bidders will have gone through the rest of the qualification criteria. For most countries the points
range between 10 15% and are loaded on the lowest evaluated best foreign bid. Swaziland for
instance allows a national preference of 15% for construction works, 10% for consultancy
assignments and 7.5% for goods in what has been dubbed as Measures to Promote Swazi
Companies. On the other hand Zimbabwe allows a 10% price margin to all locally based suppliers
and an additional 10% to all previously economically disadvantaged contractors. However, there
are some countries where the rates go significantly high like Ethiopia where domestic companies in
the pharmaceutical industry enjoy price preference of 25% when competing with foreign
pharmaceutical companies. The second category of preference schemes are reservations
whereby some quotas of the public procurement business are reserved for economically
disadvantaged groups of the population. Such groups include youth, women and persons with
disabilities. During the past decade the authorities in Kenya for instance have been battling to
implement the 30% public procurement reservations for youth, women and persons with disabilities
as provided for in section 140 of the Public Procurement and Disposal Act, 2005 under a program
dubbed, Access to Government Procurement Opportunity (AGPO). Besides the 30% quota these
groups are also relieved from the requirement for bid bond submission when contesting for
government contracts, only that they shall have to fill out and submit a Tender Securing
Declaration Form failure of which the bidder becomes liable to debarment. For over a decade
contracting authorities in Kenya have been taking their time when it comes to implementation of
the reservations scheme and earlier this year the national treasury was forced to issue a circular
i.e. Treasury Circular No.1/2015 through which all accounting officers have been required to,
among others, implement the AGPO program in adherence to the legal provisions stated in the Act.
This author would not know whether or not issuing of the circular has changed the status quo with
regard to implementation of AGPO in Kenya. Table one hereunder summarizes Tanzanias different
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public procurement preference schemes currently in use together with their respective applicable
margins.

Procurement Preference Schemes in Tanzania

TABLE 1:

PREFERENCE SCHEME

EXTENT

OF MARGIN OF PREFERENCE

FOREIGN
COMPONENT
National Preference to Local Contractors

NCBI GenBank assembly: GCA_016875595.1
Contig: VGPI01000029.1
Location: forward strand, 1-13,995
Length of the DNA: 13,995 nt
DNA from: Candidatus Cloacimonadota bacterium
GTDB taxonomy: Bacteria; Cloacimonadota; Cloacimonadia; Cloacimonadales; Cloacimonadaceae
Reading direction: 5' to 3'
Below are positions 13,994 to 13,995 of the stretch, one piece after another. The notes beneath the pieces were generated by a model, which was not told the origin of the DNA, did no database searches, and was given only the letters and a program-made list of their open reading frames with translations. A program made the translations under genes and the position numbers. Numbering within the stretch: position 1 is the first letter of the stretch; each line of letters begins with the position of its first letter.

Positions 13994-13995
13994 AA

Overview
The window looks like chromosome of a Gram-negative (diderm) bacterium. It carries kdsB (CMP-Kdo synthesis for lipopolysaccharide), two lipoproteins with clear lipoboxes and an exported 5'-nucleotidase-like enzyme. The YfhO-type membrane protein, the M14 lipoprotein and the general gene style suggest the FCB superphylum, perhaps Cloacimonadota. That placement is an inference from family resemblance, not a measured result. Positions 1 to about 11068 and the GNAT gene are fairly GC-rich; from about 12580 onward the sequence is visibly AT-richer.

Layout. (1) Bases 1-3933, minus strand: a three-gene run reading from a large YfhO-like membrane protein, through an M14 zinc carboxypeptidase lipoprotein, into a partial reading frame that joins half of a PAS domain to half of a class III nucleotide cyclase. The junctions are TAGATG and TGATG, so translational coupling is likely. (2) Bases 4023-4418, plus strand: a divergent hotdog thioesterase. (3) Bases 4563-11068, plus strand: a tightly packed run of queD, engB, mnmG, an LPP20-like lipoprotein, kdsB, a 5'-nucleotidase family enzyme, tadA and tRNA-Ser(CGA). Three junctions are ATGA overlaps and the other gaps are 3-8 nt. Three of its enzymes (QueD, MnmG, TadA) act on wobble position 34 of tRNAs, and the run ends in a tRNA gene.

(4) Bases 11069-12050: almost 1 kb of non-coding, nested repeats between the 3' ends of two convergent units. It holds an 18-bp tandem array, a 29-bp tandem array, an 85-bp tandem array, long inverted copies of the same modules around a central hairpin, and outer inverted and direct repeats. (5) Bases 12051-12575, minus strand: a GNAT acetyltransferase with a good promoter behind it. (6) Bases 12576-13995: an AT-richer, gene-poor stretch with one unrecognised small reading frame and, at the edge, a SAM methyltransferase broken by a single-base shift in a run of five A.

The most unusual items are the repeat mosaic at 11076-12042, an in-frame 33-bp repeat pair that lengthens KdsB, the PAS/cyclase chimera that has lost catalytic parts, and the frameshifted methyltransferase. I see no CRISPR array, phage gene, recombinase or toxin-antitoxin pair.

0%

10%

and Service Providers


Joint Ventures and

50 70%

6%

25 49%

8%

0 24%
NA

10%
Up to 15%

Association

Arrangements
Preference Margin for Goods Mined or
Manufactured in Tanzania
Exclusive
Preference

to

Suppliers

/Contractors

Local

Less than 40%

Service

Provided Tender Value Does not Exceed


(In T.Shillings):*

Providers

Works: 10,000,000,000/=
Goods: 2,000,000,000/=

Non-Consult. Services: 2,000,000,000/=


Sourse: Public Procurement Act, 2011 (United Republic of Tanzania)
*Footnote: 1 US Dollar was equivalent to about Tanzanian Shillings 2,200/= as at April 2016 .

Survey of Literature
In general, literature on discriminatory public procurement practices is fairly rich though empirical
studies on the subject particularly in developing countries which is the focus area of this paper
seem to be limited. Many scholars have been in consensus when it comes to discriminatory public
procurement practices. They accuse them as a barrier to free international trade and constitute an
obstacle to economic integration (Trepte, 2007). Trepte and (Arrowsmith, 2005) also argue that
practicing discrimination in public procurement works against Ricardos theory of comparative
advantage which states that: By specializing in the production and export of goods and services
for which it holds a comparative advantage, a states resources will be used most efficiently and
thus wealth will be enhanced. Continuously the focus is towards opening up procurement markets
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to enable unrestricted access by foreign suppliers, contractors or service providers. Too rigid
application of discriminatory public procurement provisions could also limit the flow of knowledge
across states which embrace the practice, something that could have far reaching negative
economic consequences. Implementation of some of the trade agreements with regard to
accessing public procurement markets among developed countries has never been easy either.
Even for cases where they advocate open public procurement practices still there are attempts by
individual countries to limit access to their domestic procurement markets by foreign bidders that
might be translated as discrimination. The European Commission has been working on a proposal
fora regulation that will give the EU the right to block access to its markets for foreign firms
originating from countries that are not reciprocating enough (Patrick & Sebastian, 2012). Through
discriminatory clauses some countries are using public procurement to achieve foreign policy or
political goals. Opening up of procurement markets seems to have been reduced to a slogan
easier said than implemented for most trading blocks. WTOs GPA which has for many years been
campaigning for a more liberalized international trade and opening up public procurement markets
by removing discriminatory clauses from public procurement legislations and rules across member
countries has not succeeded to do so without reservations. GPAs latest commitments on doing
away with discriminatory practices in public procurement are not open-ended but rather limited to a
list of products. For example Annex 7 of the Agreement under general notes provides that, Korea
will not extend the benefit of their Agreement as regards procurement by the Korea Railroad
Corporation and Korea Rail Network Authority, to suppliers and service providers of Norway and